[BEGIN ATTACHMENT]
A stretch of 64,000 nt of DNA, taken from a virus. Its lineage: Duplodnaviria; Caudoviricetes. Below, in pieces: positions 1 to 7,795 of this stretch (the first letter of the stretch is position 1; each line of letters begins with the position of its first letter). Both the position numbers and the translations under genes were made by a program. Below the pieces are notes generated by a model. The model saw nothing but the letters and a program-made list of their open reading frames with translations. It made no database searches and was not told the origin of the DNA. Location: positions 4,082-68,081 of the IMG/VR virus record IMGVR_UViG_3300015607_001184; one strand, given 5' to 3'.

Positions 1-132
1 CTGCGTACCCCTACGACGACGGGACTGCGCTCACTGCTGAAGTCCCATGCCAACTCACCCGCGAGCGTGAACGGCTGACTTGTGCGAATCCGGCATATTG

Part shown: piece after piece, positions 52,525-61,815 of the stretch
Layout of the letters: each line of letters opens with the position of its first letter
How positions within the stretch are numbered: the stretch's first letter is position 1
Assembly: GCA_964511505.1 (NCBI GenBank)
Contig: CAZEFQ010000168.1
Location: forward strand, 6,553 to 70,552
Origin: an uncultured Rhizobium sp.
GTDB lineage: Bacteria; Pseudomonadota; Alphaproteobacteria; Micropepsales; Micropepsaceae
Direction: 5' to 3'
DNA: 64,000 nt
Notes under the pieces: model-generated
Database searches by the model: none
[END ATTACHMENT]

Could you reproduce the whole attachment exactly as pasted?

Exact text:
A stretch of 64,000 nt of DNA, taken from a virus. Its lineage: Duplodnaviria; Caudoviricetes. Below, in pieces: positions 1 to 7,795 of this stretch (the first letter of the stretch is position 1; each line of letters begins with the position of its first letter). Both the position numbers and the translations under genes were made by a program. Below the pieces are notes generated by a model. The model saw nothing but the letters and a program-made list of their open reading frames with translations. It made no database searches and was not told the origin of the DNA. Location: positions 4,082-68,081 of the IMG/VR virus record IMGVR_UViG_3300015607_001184; one strand, given 5' to 3'.

Positions 1-132
1 CTGCGTACCCCTACGACGACGGGACTGCGCTCACTGCTGAAGTCCCATGCCAACTCACCCGCGAGCGTGAACGGCTGACTTGTGCGAATCCGGCATATTG

Part shown: piece after piece, positions 52,525-61,815 of the stretch
Layout of the letters: each line of letters opens with the position of its first letter
How positions within the stretch are numbered: the stretch's first letter is position 1
Assembly: GCA_964511505.1 (NCBI GenBank)
Contig: CAZEFQ010000168.1
Location: forward strand, 6,553 to 70,552
Origin: an uncultured Rhizobium sp.
GTDB lineage: Bacteria; Pseudomonadota; Alphaproteobacteria; Micropepsales; Micropepsaceae
Direction: 5' to 3'
DNA: 64,000 nt
Notes under the pieces: model-generated
Database searches by the model: none